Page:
Finding a Job

No Job? It's Never Too Late


No Job? It's Never Too Late

Photograph by Anthony Marsland/Getty Images

A guest post from Roxanne Hori, associate dean of corporate partnerships at Northwestern University’s Kellogg School of Management. As head of Kellogg’s Career Management Center, Hori has more than 16 years’ experience counseling MBA students on careers.

Springtime is a season in the MBA student’s life when they are either excited or concerned about the end of the school year. It doesn’t matter if you are a first or second-year student. These emotions seem to hold true for both. Regardless of which camp you fall into, I encourage you to continue reading. If you are of the former status, what I have to share may help you be a better friend or classmate to those who fall into the other category.

My mantra is that it is never too late to find a job. I know both first and second-year students are sometimes anxiety ridden at this point. After all, “EVERYONE else has a job” and “ALL the good jobs are gone,” right?

WRONG. Not everyone has a job at this point, and some of the best jobs have yet to be discovered. Every year during the last few months of the school year, career centers hear and feel the apprehension from job seekers in both classes.

The reality is that some of the best jobs surface later in the year. I’d like to share two examples:

• A student I had worked with was focused on making the transition into high tech from financial services. It was late May, and he had some interviews but was playing the waiting game. In early June he came back to let us know that he had received a summer internship offer from one of the hottest tech companies in Chicago. The rest is history. He interned there, stayed on in a part-time capacity throughout his second year, and then accepted a full-time position to join them on graduation. This company never came to campus.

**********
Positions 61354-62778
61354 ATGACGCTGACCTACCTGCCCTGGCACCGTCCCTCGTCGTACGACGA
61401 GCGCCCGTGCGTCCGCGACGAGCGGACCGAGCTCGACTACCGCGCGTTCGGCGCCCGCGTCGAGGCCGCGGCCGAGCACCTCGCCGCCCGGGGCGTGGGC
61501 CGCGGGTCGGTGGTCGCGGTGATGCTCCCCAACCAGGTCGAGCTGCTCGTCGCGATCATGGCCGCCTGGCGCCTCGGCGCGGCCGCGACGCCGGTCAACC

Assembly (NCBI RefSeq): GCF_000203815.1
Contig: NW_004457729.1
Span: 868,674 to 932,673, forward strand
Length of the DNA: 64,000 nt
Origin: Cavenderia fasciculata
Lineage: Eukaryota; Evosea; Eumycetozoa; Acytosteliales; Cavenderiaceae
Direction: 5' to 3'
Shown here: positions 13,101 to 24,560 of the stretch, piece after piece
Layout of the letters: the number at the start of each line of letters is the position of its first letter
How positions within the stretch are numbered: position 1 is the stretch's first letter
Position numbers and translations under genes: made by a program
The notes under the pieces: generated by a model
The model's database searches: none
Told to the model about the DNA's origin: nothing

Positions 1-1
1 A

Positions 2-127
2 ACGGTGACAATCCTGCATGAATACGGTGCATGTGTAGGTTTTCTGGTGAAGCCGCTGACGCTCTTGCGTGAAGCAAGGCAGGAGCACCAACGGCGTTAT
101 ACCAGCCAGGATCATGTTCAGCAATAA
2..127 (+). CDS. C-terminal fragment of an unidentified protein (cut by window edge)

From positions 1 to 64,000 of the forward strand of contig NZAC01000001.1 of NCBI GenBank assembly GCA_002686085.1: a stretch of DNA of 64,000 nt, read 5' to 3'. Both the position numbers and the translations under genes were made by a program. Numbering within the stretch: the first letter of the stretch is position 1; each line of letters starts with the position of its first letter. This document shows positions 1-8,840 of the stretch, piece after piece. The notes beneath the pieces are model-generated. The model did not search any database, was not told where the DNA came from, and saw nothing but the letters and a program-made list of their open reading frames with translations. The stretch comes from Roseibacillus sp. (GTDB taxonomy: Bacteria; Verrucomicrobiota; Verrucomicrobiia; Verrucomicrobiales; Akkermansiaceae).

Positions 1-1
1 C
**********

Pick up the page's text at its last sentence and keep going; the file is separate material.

• Another student had gone through second-year recruiting with little success. He actually had been pursuing things he thought he should do vs. something about which he was passionate. After numerous conversations, we focused on the type of role he was seeking. He wanted to run something in a company, sooner vs. later. It was mid-May, and we received word that an alum was looking for his replacement as assistant to the chief executive, as he was ready to move on to run one of their companies. The student signed up for the interview, made it to the second round, and then received an offer. All before graduation. Within his first six months he was sent to another country to serve as acting-CEO. This has turned out to be a dream come true, and he is getting his hands dirty by working closely with the company’s CEO.

If you are one of the many students still seeking a summer internship or full-time position. Here are a few pointers:
• Work closely with a coach in your career center. It’s never too late to talk with them.
• Attend any and all career programming your school is running.
• Network with your classmates, faculty, administrators, and everyone in your non-business school network.
• Keep your eyes on the school job board and apply, then follow-up on positions of interest.
• Don’t give up.
• Remember, you will find the right role for you.

Join the discussion on the Bloomberg Businessweek Business School Forum, visit us on Facebook, and follow @BWbschools on Twitter.


Reviving Keynes
LIMITED-TIME OFFER SUBSCRIBE NOW
 
blog comments powered by Disqus